I’ve gotten a lot of emails from people accusing me of misquoting Michelle Obama’s famous “proud of my country” remark. A typical letter:
The actual quote that people love to misquote Mrs. Obama for is ‘for the first time in my life, I’m really proud of my country.” It’s disingenuous of you to cite such a long quote and intentionally leave out a word because it may not support your argument as well. The addition of that word changes the tone of the sentence, doesn’t it?
The fact is, my quote is accurate. It’s also true that, in a speech later on the same day, she said the same thing but added the “really.” A few weeks ago, I put this in the Corner:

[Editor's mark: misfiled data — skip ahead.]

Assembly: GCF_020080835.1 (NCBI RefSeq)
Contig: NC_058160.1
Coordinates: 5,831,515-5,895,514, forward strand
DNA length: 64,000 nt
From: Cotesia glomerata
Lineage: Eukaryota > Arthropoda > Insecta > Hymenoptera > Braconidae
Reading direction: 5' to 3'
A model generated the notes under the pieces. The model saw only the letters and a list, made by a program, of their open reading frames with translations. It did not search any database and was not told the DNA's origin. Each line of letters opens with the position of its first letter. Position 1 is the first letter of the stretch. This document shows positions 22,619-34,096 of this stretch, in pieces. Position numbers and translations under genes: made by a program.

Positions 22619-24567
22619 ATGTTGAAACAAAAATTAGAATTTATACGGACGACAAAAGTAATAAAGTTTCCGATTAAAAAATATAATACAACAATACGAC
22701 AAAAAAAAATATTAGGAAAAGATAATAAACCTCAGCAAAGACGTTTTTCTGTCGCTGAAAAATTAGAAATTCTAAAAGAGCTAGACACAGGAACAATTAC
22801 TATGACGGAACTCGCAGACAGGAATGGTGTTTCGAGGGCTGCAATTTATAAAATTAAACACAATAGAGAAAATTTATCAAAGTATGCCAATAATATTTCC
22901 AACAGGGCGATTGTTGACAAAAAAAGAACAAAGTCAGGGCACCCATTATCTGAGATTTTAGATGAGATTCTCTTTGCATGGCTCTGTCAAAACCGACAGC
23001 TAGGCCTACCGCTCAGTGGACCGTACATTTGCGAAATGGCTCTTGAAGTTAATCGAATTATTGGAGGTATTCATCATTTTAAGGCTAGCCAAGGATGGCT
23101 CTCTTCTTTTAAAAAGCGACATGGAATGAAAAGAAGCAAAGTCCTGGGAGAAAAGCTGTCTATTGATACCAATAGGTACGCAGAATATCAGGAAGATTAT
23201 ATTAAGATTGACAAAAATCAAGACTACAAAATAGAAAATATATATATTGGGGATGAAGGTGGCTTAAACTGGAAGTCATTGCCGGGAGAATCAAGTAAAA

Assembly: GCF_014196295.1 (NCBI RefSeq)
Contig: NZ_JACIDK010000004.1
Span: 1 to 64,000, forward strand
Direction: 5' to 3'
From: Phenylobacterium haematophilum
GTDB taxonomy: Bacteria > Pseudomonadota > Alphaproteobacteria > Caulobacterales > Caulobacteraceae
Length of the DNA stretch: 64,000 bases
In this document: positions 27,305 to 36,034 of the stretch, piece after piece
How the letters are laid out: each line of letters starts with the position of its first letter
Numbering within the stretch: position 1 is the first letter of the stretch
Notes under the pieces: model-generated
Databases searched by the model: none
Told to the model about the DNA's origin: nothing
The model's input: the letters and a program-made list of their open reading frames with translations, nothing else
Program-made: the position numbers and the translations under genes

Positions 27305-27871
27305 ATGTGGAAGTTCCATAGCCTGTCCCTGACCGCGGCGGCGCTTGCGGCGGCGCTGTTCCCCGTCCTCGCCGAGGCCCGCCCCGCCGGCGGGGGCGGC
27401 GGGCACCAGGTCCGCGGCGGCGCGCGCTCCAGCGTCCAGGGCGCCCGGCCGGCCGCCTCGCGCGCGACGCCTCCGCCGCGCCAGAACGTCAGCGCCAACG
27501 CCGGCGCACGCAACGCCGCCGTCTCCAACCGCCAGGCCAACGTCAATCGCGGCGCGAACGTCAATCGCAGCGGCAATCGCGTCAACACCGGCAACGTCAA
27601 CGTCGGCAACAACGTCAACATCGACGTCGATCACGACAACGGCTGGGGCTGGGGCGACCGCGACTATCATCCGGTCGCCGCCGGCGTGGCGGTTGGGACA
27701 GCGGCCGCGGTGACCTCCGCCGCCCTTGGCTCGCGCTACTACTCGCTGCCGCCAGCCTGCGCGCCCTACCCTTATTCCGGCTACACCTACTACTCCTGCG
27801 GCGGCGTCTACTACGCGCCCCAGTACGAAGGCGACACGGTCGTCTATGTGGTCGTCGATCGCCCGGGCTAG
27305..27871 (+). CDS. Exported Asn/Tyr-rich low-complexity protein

Have you noticed a shift in the usage of Michelle Obama’s “proud of my country” remark? She said it twice in one day back in February. The first time, she said:
For the first time in my adult life I am proud of my country, because it feels like hope is finally making a comeback.
Later, in another appearance, she said:
For the first time in my adult lifetime, I am really proud of my country. And not just because Barack has done well, but because I think people are hungry for change.
Which one is the correct version? Well, she said them both. But it seems most accounts these days, like the new cover story in Time and this new piece in the New Republic, use the “really proud” quote. Is that because it softens Obama’s sentiments just a bit? I don’t know. But the more the “really proud” version is used, the more it will become the accepted version of what Mrs. Obama said.
I think that is what has happened.